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Final Fantasy XII: Part One

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Final Fantasy XII began development in the year 2000, after Final Fantasy Xi’s announcement, and would become the game with the longest development time in history when it was finally released in 2006. The development was a tumultuous one as well as an expensive one, costing 35 Million USD to create, an estimated 12 million more than FF10.

 

The game was to be co-directed with Hiroyuki Ito (of FF6 and FF9 fame) and a man named Yasumi Matsuno, who had previously helmed and penned the very popular game Vagrant Story as well as Final Fantasy Tactics. It was Matsuno who had come up with the story of FF12, and Ito, along with battle designer Hiroshi Tomomatsu, was well underway with the creation of his new FF battle system called the “Active Dimension system”, drawing inspiration from the plays in American football.

 

It was to be a truly glorious combination of Square’s creative teams.

 

And Square-Enix spared no expense. The art team was shipped off to Turkey to draw up design ideas for the game, and much of the early development of FF12 was based upon custom-creating the tools used to make the game, drawing upon the same game engine as FF11 to create a type of MMO experience in a single player game.

 

A couple things about the early iterations of Final Fantasy 12:

  • There was a planned 2-player mode.

  • There were plans to allow for recruitments of non-player characters to join in mob hunts.

  • There was a job system.

  • Basch was initially meant to be the main character of the story.

 

But, as I said before, FF12’s development was a troubled one.

 

Halfway through production, Hironobu Sakaguchi, series creator, quit Square-Enix altogether, taking a huge chunk of the Final Fantasy XII development team with him to his new company, Mistwalker. Devastated by this blow to the project, co-director Yasumi Matsuno refused to come to work for a month after the split.

 

Rumors are that Matsuno was extremely temperamental after that. And in 2005 Matsuno stepped down from his position, claiming illness as the cause. He has since stated that though he had in-fact been sick, he felt he had disappointed the staff, shareholders, and fans who were looking forward to the game. Matsuno would later follow Sakaguchi to Mistwalker to work on the game Terra Battle.

 

Series veteran Nobuo Uematsu would also bow out of this Final Fantasy, leaving Square in 2004, Uematsu’s only tracks appearing on FF12 would be Final Fantasy’s main theme and the ending song, fitting called “Kiss me Goodbye”.

 

Hitoshi Sakimoto was the primary replacement for Uematsu, with a handful of tracks created by Square-Enix composers, Hayato Matsuo and Masaharu Iwata.

 

To finish up the game, Matsuno was hurriedly replaced by Hiroshi Minagawa to salvage the game. Later, that same person would be one of the staff members sent to save another troubled FF game, FF14.

 

Within this environment of ever-changing staff members, there were some ever-changing aspects of the game tacked on:

  • The planned 2-player mode and NPC recruitment were dropped from FF12 due to hardware limitations, and the fact that trying to implement those systems would cause too many delays.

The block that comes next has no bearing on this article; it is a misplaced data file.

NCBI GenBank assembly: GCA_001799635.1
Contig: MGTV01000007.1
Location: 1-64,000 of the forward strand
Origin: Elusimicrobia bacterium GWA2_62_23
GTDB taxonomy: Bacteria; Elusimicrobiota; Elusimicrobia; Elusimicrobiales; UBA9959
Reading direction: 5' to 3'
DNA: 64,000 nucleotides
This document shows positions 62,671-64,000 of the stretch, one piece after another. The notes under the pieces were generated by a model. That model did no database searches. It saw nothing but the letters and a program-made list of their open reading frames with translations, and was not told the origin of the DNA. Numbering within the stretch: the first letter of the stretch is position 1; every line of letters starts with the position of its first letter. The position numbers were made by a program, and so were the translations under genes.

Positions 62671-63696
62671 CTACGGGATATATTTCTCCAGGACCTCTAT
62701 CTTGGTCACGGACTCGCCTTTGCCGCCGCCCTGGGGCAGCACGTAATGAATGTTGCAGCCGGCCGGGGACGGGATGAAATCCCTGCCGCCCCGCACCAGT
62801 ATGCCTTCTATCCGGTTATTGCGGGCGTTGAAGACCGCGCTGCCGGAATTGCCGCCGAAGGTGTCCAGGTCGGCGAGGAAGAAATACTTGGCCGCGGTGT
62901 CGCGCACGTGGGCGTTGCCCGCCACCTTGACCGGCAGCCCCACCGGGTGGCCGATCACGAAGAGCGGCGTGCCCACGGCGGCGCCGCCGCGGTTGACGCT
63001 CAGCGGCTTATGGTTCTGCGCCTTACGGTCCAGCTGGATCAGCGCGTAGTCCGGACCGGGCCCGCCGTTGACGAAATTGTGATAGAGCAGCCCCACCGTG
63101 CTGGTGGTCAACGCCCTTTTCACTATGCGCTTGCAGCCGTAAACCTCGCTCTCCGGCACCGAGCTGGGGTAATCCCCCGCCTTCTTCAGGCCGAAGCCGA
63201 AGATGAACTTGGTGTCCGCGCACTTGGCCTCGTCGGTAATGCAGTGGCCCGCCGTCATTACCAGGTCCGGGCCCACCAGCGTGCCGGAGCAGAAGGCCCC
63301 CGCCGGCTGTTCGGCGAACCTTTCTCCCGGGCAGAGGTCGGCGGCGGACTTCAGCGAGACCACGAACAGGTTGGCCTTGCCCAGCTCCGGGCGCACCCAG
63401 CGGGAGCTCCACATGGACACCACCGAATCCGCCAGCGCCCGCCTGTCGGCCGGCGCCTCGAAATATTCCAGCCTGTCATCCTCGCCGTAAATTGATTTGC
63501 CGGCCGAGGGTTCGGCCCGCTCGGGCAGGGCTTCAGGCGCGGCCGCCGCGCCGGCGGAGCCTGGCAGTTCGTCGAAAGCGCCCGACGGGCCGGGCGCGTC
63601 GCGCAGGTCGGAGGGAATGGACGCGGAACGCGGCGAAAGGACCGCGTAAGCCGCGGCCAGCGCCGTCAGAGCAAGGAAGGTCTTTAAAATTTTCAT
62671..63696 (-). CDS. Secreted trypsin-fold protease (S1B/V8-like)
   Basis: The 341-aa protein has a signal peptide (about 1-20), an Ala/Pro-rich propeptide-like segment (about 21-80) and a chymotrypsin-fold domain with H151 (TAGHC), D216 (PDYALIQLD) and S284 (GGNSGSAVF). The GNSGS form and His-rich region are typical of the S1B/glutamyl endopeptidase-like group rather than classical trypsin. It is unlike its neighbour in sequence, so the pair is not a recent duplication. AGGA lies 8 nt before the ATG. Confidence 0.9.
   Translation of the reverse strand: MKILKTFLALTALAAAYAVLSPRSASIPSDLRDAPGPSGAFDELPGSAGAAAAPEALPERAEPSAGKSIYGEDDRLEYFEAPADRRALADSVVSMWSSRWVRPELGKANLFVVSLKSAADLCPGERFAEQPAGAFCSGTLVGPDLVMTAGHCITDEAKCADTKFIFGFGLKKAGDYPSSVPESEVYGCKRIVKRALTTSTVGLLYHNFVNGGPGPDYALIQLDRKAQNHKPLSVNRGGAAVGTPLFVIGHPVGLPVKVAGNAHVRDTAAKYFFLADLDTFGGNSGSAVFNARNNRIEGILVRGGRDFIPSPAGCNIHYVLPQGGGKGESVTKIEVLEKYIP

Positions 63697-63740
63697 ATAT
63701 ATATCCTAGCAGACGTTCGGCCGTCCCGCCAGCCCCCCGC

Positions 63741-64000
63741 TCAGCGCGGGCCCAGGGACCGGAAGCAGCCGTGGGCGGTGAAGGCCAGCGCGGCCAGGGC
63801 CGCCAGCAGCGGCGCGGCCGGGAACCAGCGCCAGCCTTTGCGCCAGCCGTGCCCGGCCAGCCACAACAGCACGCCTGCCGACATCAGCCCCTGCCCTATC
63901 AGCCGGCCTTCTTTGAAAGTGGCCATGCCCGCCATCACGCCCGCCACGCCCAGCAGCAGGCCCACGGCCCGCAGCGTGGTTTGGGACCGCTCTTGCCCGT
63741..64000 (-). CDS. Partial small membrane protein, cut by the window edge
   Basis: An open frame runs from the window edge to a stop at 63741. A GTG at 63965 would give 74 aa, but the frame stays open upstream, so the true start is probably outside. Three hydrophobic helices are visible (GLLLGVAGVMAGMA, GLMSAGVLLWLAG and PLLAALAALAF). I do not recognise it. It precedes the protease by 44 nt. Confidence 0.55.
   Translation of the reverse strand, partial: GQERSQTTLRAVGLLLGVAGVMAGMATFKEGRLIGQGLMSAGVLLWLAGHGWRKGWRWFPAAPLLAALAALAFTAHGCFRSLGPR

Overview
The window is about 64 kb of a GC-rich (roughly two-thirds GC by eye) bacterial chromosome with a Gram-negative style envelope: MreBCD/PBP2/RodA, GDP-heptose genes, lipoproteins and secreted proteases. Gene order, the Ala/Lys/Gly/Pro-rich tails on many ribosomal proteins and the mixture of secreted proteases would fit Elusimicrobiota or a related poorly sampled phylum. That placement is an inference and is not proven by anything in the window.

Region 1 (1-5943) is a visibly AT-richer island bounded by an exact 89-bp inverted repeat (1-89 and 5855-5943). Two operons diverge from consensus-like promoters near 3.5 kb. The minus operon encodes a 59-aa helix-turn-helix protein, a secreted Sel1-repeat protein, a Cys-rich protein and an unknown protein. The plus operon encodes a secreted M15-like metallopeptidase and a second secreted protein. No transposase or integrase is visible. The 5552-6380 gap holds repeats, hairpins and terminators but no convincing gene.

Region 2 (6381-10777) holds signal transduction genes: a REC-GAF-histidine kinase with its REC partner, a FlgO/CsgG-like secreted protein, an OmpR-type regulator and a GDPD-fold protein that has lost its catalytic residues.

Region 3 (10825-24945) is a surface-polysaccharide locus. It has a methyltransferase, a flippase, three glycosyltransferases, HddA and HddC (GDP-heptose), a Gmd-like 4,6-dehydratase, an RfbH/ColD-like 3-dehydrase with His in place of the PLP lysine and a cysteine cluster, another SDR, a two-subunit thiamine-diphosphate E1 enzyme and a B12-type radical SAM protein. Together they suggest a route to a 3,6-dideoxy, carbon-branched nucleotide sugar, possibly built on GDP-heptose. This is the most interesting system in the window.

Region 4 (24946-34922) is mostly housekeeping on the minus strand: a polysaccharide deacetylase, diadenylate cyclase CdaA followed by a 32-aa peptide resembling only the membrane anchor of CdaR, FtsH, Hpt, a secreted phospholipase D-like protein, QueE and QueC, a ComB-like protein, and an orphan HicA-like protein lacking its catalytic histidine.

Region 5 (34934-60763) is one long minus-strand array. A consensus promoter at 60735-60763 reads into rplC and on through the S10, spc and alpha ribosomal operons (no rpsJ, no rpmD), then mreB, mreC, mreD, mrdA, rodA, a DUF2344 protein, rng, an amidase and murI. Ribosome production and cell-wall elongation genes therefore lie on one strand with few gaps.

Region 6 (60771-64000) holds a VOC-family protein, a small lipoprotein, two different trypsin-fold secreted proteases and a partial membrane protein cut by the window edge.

• The Job system was dropped as Square-Enix decided that such a complex system would “confuse the players” as well as make the game’s development even longer. This would later be put back in, in a way, with the release of a game called “Final Fantasy XII International Zodiac Job System” in 2007.

  • And lastly, Basch was deemed as too old and too tough of a character for the target demographic of the game, and in order to make up for this, the characters Vaan and Penelo were created. Vaan starting out as a tough guy and ending up an outgoing, spunky kid.

 

In 2005 a playable demo of FF12 was released with the game Dragon Quest 8, and in March of 2006 the full game followed in Japan. In october of 2006, North America received the game, and in February of 2007 it was released in Europe and Australia.

 

Despite all the setbacks, FF12 was a large commercial success, selling over 5 million copies and becoming the 4th biggest Ps2 game of 2006. It was also a mega-hit critically, winning multiple game of the year awards, and recieving top scores by many critics.

Yet, a few years later and FF12 is nearly forgotten. Often seen as a low-point in the series, many fans of the Final Fantasy series see 12 as a disappointment. In one of the reviews for the game, Gamespot criticized it for having the weakest soundtrack in the series, and many a youtube reviewer have expressed disinterest in the weak characters of Vaan and Penelo, saying that they had nothing to contribute to the story. Series creator Hironobu Sakaguchi said he couldn’t play more than the first 20 minutes, and executive producer Akitoshi Kawazu stated that although he was happy with the perfect famitsu score of 40/40 for the game, he felt that it was far from perfect, and that the storyline did not meet expectations.

 

The legacy of FF12 is a conflicting one indeed…

Remixes

https://www.youtube.com/watch?v=2pCzY801ZHE

https://www.youtube.com/watch?v=yHSpGvd-Jy8

https://www.youtube.com/watch?v=LsrgyCn8adU

https://www.youtube.com/watch?v=VWAJZ7rU2PY

https://www.youtube.com/watch?v=Cv73PYw71rk

https://www.youtube.com/watch?v=aX-wPtcq700


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